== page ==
ELISA of influenza virus-specific antibodies.

Influenza virus-specific IgG antibodies in sera and IgA antibodies in nasal swabs and saliva were tested by enzyme-linked immunosorbent assay (ELISA) (25) using whole purified A/17/Duck/Potsdam/86/92 (H5N2) virus at 16 HA units (HAU) per 0.05 ml for absorption. The endpoint ELISA titers were expressed as the highest dilution that gave an optical density (OD) greater than twice the mean OD of six negative controls.

Cytokine flow cytometry assay.

Peripheral blood mononuclear cells (PBMCs) were collected and prepared with standard Histopaque-1077 (Sigma, St. Louis, MO) gradient centrifugation from heparinized whole blood, washed twice in phosphate-buffered saline (PBS), and resuspended in RPMI 1640 medium supplemented with 10% fetal bovine serum (FBS) (Biolot, St. Petersburg, Russia). For cell cryopreservation, cell aliquots containing 1.0 × 107 cells were mixed with an equal volume of RPMI-10% FBS with 20% dimethyl sulfoxide (DMSO) (Sigma) and were stored in liquid nitrogen until the day of analysis. Thawed cells were incubated with or without A/17/Duck/Potsdam/86/92 (H5N2) influenza virus purified by continuous 30%-to-60% sucrose gradient centrifugation. Cells (2.0 × 106) were resuspended in 0.25 ml of RPMI without FBS. Purified influenza A (H5N2) virus was added to cells at a multiplicity of infection (MOI) of 1.5 and incubated at 37°C in 5% CO2 for 1 h. The same volume of PBS was used as the negative control. RPMI-10% FBS and antibiotics were then added to a final volume of 1 ml. These cells were incubated for another 16 h, with brefeldin A (Sigma) added to a final concentration of 10 μg/ml for the last 4 h of incubation. Cells were then washed with PBS and fixed by the addition of 0.5 ml 4% paraformaldehyde (Vecton, St. Petersburg, Russia) for 5 min. After fixation, cells were washed with ice-cold PBS with 0.1% bovine serum albumin (BSA) and permeabilized by a 10-min incubation in 1 ml of PBS with 0.1% BSA and 0.1% saponin (Sigma) (PBS-S solution) followed by a 20-min incubation with equal volumes of PBS-S with 4% BSA. Cells were next centrifuged for 5 min at 1,500 × g to separate cells from the supernatant. Isolated cells were then stained with phycoerythrin (PE)-Cy5-labeled anti-CD8, PE-labeled anti-CD3, and fluorescein isothiocyanate (FITC)-labeled anti-IFN-γ (BD Biosciences, San Jose, CA). The stained cells were analyzed with a Coulter EPICS Altra flow cytometer (Beckman Coulter, Miami, FL). Percentages of influenza A virus-specific IFN-γ cells were determined for the following cell subsets after subtraction of the negative control or the background: CD4 T cells (gated on the CD3+ CD8 lymphocyte population) and CD8 T cells (gated on the CD3+ CD8+ lymphocyte population). The limit of detection for the assay was 0.001%. The average background levels were 0.025% for CD4 and 0.016% for CD8 T cells.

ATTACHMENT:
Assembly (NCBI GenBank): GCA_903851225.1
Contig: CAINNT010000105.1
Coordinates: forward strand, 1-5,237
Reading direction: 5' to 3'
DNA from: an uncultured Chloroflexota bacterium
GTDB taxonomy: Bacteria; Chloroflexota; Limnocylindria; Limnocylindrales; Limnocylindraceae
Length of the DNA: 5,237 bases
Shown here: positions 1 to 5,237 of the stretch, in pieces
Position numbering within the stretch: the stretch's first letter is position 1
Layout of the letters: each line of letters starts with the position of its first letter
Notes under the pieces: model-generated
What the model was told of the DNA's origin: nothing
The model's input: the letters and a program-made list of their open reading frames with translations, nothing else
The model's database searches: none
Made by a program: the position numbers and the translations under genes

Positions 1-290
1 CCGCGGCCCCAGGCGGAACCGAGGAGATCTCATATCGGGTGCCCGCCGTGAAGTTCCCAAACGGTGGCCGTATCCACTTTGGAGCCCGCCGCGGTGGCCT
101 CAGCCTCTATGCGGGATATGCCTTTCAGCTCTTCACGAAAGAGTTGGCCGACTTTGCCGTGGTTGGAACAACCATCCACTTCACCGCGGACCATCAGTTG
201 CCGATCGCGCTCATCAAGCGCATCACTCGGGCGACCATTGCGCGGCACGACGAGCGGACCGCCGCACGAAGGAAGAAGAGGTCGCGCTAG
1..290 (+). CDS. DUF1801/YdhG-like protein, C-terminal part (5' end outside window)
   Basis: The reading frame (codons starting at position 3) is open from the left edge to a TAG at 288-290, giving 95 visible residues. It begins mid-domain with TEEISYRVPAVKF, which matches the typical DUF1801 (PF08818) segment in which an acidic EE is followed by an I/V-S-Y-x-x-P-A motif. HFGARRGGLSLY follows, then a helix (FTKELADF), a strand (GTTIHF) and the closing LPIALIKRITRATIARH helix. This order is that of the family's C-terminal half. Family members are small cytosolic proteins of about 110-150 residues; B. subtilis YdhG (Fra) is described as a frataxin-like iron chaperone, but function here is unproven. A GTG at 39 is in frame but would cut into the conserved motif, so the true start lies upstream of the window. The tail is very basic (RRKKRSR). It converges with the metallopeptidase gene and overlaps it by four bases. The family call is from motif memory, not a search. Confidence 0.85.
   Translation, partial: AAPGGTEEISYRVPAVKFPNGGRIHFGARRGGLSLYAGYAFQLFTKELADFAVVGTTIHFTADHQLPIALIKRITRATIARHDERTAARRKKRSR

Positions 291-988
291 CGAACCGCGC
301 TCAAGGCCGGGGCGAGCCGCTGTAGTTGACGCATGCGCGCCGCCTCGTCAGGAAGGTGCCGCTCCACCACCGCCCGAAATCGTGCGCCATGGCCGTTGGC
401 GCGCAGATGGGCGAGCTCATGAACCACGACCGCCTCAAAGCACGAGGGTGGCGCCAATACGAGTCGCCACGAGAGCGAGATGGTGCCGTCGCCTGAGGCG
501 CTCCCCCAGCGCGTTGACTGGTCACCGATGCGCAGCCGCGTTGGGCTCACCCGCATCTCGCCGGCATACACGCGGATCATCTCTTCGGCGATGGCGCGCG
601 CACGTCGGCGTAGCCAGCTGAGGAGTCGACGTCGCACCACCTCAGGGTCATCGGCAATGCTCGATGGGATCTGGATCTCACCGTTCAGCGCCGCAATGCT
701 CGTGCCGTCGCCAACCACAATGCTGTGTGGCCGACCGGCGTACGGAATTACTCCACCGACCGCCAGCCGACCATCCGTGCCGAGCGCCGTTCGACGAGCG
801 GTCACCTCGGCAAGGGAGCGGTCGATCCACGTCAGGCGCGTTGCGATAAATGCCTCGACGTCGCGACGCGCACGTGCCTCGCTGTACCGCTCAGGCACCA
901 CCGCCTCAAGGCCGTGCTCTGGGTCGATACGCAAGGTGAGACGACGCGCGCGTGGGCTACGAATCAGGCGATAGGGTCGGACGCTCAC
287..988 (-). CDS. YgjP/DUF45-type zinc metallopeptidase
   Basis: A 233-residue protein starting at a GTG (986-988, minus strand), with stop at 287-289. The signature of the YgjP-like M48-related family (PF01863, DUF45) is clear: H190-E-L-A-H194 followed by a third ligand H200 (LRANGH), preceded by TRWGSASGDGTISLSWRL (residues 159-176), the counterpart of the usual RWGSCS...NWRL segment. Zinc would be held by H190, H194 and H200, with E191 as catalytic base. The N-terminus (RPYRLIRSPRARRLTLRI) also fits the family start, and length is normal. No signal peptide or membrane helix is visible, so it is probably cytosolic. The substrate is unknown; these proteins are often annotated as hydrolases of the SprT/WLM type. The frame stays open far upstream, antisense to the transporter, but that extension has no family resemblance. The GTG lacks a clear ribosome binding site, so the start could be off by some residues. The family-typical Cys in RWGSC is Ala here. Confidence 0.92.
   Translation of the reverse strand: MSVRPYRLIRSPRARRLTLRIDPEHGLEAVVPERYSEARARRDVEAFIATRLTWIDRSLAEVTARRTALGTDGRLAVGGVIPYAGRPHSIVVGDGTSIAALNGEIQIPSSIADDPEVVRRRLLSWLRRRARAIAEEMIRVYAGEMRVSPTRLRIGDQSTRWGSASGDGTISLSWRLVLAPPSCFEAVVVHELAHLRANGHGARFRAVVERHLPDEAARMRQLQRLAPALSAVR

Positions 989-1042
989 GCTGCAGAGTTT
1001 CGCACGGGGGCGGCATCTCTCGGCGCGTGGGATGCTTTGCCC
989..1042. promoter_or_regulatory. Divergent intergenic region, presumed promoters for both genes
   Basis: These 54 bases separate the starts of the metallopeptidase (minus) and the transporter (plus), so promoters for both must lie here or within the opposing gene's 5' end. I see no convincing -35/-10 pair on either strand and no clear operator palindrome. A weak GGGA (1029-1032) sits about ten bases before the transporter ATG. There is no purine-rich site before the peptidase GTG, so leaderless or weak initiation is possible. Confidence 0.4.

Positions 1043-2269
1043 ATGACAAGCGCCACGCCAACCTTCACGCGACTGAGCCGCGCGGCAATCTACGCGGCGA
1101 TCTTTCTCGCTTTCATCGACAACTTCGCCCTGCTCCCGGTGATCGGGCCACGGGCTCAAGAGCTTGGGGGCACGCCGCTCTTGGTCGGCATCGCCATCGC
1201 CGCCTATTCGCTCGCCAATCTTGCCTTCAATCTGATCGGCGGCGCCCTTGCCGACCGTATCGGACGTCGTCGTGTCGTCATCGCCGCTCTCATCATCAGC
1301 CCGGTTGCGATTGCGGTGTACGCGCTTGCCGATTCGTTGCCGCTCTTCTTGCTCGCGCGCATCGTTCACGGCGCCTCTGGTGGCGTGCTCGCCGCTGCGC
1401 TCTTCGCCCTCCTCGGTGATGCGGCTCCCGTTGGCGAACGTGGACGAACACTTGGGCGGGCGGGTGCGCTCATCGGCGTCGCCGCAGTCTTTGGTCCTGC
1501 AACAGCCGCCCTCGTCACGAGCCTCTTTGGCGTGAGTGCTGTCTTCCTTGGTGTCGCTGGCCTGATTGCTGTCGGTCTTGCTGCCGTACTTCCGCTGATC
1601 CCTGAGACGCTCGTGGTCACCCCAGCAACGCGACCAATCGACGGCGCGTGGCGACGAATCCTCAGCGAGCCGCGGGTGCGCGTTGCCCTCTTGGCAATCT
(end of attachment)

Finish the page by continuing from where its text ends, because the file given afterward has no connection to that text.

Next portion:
TRAP assay.

Virus-specific CD8 and CD4 T cells were quantified by a previously described trogocytosis-based method (3, 8) with some modifications (Fig. 1). PBMCs were divided into two groups identified as either “effector” or “target” cells. Target cells were further divided into two groups: control cells and virus-loaded cells. Virus-loaded target cells were plated at a concentration of 2.0 × 106 and were stimulated with 1.5 MOI of purified A/17/Duck/Potsdam/86/92 (H5N2) influenza virus for 1 h in serum-free RPMI at 37°C in 5% CO2. Control target cells were treated with the same conditions except they were exposed to the same volume of PBS only. Then, loaded targets were washed in RPMI-10% FBS and incubated overnight at 37°C in 5% CO2. Virus-loaded target cells were washed twice with PBS and treated with a surface biotinylation reagent (EZ-Link Sulfo-NHS-LC-Biotin, Merck, Darmstadt, Germany) at a final concentration of 1 mg/ml: cells were incubated for 10 min at 25°C and 10 min with an equal volume of FBS at 4°C and then washed three times in RPMI with 10% FBS. Effector cells were plated at a density of 4 × 106 and were labeled with 0.05 μM CFSE (carboxyfluorescein succinimidyl ester; Sigma), incubated for 5 min at room temperature in dark conditions, and washed three times in PBS with 10% FBS. In the next step, effector cells at a density of 1 × 106 were cocultured with either virus-loaded or control target cells at a 1:1 ratio for 1 h at 37°C in 5% CO2. These cocultured cells were next treated with cold PBS-EDTA, washed in PBS, and then stained with ECD (Texas Red)-labeled anti-CD8 (Beckman Coulter), PE-labeled anti-CD4 (BD Biosciences) antibodies, and PE-Cy5-labeled streptavidin (BD Biosciences). Trogocytosis-positive effector cells were identified as CFSE-labeled (CFSE+) cells presenting biotinylated plasma membrane of target cells bound to streptavidin (StAv+ cells). Quantification of CFSE+ StAv+ CD8+ CD4 and CFSE+ StAv+ CD8 CD4+ effector cells was performed with a Coulter EPICS Altra flow cytometer (Beckman Coulter). Percentages of influenza virus-specific trogocytosis-positive cells were determined after subtraction of the corresponding percentage of positive-staining cells from the control sample.